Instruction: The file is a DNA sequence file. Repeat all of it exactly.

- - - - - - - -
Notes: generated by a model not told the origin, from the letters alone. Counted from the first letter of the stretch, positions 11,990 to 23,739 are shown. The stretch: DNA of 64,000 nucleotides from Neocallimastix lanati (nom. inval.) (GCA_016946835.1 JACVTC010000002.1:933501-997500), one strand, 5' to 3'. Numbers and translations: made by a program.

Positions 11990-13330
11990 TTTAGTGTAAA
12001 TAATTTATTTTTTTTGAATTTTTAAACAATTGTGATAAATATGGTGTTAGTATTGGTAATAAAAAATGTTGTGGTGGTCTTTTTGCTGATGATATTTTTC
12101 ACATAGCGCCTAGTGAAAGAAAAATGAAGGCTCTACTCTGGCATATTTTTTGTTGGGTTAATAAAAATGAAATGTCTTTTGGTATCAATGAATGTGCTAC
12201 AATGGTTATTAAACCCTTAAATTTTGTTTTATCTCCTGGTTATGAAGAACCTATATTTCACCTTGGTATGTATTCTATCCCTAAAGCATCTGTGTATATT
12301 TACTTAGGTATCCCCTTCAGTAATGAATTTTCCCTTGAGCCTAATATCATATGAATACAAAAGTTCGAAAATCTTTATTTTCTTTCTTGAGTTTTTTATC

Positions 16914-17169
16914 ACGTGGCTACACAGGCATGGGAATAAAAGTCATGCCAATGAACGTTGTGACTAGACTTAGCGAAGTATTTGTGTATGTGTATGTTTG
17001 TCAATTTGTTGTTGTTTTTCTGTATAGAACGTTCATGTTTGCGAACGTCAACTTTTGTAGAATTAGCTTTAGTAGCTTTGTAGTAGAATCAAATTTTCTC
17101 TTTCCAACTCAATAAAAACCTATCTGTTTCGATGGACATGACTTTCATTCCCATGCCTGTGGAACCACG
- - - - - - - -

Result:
Notes: generated by a model not told the origin, from the letters alone. Counted from the first letter of the stretch, positions 11,990 to 23,739 are shown. The stretch: DNA of 64,000 nucleotides from Neocallimastix lanati (nom. inval.) (GCA_016946835.1 JACVTC010000002.1:933501-997500), one strand, 5' to 3'. Numbers and translations: made by a program.

Positions 11990-13330
11990 TTTAGTGTAAA
12001 TAATTTATTTTTTTTGAATTTTTAAACAATTGTGATAAATATGGTGTTAGTATTGGTAATAAAAAATGTTGTGGTGGTCTTTTTGCTGATGATATTTTTC
12101 ACATAGCGCCTAGTGAAAGAAAAATGAAGGCTCTACTCTGGCATATTTTTTGTTGGGTTAATAAAAATGAAATGTCTTTTGGTATCAATGAATGTGCTAC
12201 AATGGTTATTAAACCCTTAAATTTTGTTTTATCTCCTGGTTATGAAGAACCTATATTTCACCTTGGTATGTATTCTATCCCTAAAGCATCTGTGTATATT
12301 TACTTAGGTATCCCCTTCAGTAATGAATTTTCCCTTGAGCCTAATATCATATGAATACAAAAGTTCGAAAATCTTTATTTTCTTTCTTGAGTTTTTTATC

Positions 16914-17169
16914 ACGTGGCTACACAGGCATGGGAATAAAAGTCATGCCAATGAACGTTGTGACTAGACTTAGCGAAGTATTTGTGTATGTGTATGTTTG
17001 TCAATTTGTTGTTGTTTTTCTGTATAGAACGTTCATGTTTGCGAACGTCAACTTTTGTAGAATTAGCTTTAGTAGCTTTGTAGTAGAATCAAATTTTCTC
17101 TTTCCAACTCAATAAAAACCTATCTGTTTCGATGGACATGACTTTCATTCCCATGCCTGTGGAACCACG